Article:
Holualoa Bay

From Wikipedia, the free encyclopedia
Jump to: navigation, search
Holualoa 4 Archeological District
Kamoa Point Complex
Kamoa Point, Kona.jpg
Kamoa Point on Hōlualoa Bay
Holualoa Bay is located in Hawaii
Holualoa Bay
Location Aliʻi Drive, Kailua-Kona, Hawaii
Coordinates 19°36′7.78″N 155°58′29.4″W / 19.6021611°N 155.974833°W / 19.6021611; -155.974833Coordinates: 19°36′7.78″N 155°58′29.4″W / 19.6021611°N 155.974833°W / 19.6021611; -155.974833
Area 28.4 acres (115,000 m2)
Built 1300 - 1800
Architectural style Ancient Hawaii
NRHP Reference # 83000247
05000542
Added to NRHP June 8, 2005[1]
ruins of rock wall
The massive walls are now overgrown, but remain impressive

Hōlualoa Bay is a historic area between Kailua-Kona and Keauhou Bay in the Kona District of the Big Island of Hawaiʻi. The community now called Hōlualoa is uphill (mauka in the Hawaiian Language) from this bay. The name means "long slide" in the Hawaiian Language,[2] from the long trail that went from a forest on the slopes of Hualālai (where the village is now), to a site where the logs were made into canoes (on the grounds of Sadie Seymour Botanical Gardens) into this bay where a large royal building complex was built over several centuries.

History[edit]

Keakealaniwahine, one of the first known Aliʻi Aimoku wahine ("Queens") of the entire island of Hawaiʻi, built a large complex of buildings here in the seventeenth century, with the area settled several hundred years before that.[3] The royal complex included residential areas, as well as Heiaus (ancient temples) called Hikapaia (for plentiful food and fish) and Hualani (for teaching about medicinal herbs), and burial areas. [4] Keakamahana, the mother of Keakealaniwahine, was the first named royalty to live here. This area (uphill or mauka of Aliʻi drive) was added to the National Register of Historic Places on June 8, 2005, as the Holualoa 4 Archeological District with site number 05000542.[1] It is State Archeological site number 50-10-37-23.661.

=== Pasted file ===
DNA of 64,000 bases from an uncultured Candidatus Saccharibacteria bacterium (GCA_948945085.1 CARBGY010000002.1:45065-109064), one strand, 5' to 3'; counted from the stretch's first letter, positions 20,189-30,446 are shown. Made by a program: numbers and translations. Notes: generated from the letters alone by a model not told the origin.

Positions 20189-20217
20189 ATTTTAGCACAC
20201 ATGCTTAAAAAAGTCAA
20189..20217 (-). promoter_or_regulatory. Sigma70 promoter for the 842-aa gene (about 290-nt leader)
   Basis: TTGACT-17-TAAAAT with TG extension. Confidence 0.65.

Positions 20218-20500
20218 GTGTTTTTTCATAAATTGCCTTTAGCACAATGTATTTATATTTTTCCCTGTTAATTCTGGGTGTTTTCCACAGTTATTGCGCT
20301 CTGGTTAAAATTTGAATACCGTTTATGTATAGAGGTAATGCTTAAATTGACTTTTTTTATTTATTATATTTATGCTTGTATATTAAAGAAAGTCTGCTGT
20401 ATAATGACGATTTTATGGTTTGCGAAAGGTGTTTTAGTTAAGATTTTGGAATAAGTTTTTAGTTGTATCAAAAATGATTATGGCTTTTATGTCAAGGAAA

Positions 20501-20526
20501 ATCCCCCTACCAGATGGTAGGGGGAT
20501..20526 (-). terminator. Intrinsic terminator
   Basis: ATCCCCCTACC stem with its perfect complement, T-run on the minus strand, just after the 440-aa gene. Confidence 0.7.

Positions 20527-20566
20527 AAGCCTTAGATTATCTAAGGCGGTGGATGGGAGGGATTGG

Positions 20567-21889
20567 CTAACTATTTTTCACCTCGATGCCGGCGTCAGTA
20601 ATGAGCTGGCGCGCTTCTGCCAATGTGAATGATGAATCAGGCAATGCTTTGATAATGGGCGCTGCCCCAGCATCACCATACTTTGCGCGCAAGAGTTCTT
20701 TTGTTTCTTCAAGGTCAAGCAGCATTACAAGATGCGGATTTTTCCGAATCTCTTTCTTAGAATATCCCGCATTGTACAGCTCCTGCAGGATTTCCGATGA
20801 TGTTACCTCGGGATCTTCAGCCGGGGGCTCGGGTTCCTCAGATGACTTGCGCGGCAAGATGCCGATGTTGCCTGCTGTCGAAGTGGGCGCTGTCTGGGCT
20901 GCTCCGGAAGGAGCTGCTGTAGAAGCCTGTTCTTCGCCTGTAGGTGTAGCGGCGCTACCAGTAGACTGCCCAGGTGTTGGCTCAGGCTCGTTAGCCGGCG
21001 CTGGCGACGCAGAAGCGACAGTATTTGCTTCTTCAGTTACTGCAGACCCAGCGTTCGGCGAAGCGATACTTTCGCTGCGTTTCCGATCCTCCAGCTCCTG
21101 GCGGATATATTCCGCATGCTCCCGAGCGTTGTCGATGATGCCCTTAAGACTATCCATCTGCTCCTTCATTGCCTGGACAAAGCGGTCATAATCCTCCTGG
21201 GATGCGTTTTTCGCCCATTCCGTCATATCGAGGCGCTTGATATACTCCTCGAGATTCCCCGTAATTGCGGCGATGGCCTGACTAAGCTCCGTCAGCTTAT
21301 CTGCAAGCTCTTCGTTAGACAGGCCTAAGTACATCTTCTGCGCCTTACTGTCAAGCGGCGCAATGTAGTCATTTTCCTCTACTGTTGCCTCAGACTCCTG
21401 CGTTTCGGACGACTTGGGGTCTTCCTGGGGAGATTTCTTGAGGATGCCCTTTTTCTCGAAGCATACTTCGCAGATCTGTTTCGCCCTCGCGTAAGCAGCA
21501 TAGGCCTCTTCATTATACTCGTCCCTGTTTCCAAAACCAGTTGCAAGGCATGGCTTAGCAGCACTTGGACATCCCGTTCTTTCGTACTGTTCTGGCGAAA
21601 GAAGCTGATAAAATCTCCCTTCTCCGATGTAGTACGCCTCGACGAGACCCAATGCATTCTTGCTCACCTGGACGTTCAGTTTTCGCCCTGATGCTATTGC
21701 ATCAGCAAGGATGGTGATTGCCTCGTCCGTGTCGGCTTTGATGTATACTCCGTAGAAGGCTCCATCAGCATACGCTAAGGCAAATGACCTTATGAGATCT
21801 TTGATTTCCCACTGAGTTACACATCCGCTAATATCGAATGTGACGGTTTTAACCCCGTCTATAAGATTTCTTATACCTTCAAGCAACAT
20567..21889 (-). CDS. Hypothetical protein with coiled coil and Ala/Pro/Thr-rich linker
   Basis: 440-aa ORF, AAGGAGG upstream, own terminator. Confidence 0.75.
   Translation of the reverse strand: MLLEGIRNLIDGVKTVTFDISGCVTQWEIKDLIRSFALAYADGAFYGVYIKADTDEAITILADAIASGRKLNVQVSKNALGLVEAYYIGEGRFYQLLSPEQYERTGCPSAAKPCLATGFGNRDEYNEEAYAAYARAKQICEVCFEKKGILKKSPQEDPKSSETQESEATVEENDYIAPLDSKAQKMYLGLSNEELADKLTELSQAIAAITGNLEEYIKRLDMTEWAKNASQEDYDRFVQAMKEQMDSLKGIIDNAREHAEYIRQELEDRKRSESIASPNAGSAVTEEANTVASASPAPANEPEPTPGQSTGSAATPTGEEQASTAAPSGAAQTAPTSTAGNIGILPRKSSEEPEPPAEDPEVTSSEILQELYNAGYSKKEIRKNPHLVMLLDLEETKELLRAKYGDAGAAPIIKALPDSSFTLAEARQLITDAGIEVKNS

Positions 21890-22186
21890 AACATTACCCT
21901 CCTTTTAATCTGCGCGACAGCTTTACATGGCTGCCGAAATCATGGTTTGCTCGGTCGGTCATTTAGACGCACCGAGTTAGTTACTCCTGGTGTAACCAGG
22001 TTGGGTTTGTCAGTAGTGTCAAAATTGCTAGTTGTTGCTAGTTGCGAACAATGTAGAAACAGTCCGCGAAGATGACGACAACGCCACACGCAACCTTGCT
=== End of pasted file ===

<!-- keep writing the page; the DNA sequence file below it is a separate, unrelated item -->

The Kamoa Point Complex, the area West of Aliʻi drive on the south side of the bay, included a temple for surfers, called the Haleʻaʻama Heiau, and a large ancient sports complex named after chiefess Keolonāhihi, thought to have lived circa 1300. Here warriers could practice their skills. [5] Some legends say Keolonāhihi was the daughter of Paʻao, the (perhaps mythical) priest who brought the Hawaiian Religion from a distant land. It was added to over the years, including a terraced grandstand to watch surfing contests.

Kamehameha I, the great-great grandson of Keakealaniwahine, probably learned to surf here in his youth.[1] When he came to power he lived further north in Kamakahonu but continued to maintain a temple here called Hale O Kaili to the war god Kūkailimoku. Although this Hōlualoa was for the practical purpose of building canoes, sliding down the lava rock evolved into a favorite sport of the upper class called heʻe hōlua. Kamehameha constructed a large ramp purely for the sport a few miles further south known as the Keauhou Holua Slide, some of which is preserved.

The complex on the point was originally added to the National Register of Historic Places on July 14, 1983 as site 83000247. It is state site 10-37-2059, added November 2, 1977.[6]

Decline[edit]

After the death of Kamehameha I in 1819, the royalty converted to Christianity and deconstructed many of the old temples. William Ellis toured the area in 1823, and recorded ruins with holes that had "idols removed" but were otherwise well preserved.[7] He described one enclosure as two hundred seventy feet by two hundred ten feet. The place at the time was called Kaluaokalani but this name was unknown on later visits.[8] The number of different names used through the years has added to confusion about the site.

In the Great Mahele of 1848, the area became privately owned. The small beach trail was widened into a larger highway later in the 19th century, bisecting the complex. Some farming and cattle grazing in the early 20th century damaged some features, and a few private homes were built. A developer bought some of the land in 1956 with plans to build a hotel, but only a few small vacation homes were built due to local opposition. In 1973, a survey was done for a project variously known as "Aliʻi Drive realignment", "Kahului-Keauhou Parkway", or "Aliʻi Parkway", which has been on hold for decades.[9] Another proposed road project through the area, Lako Street has been re-routed slightly to avoid some major sites (also on hold as of 2009).[4] In 2010, a four story condominium complex was proposed, greeted with local opposition.[10]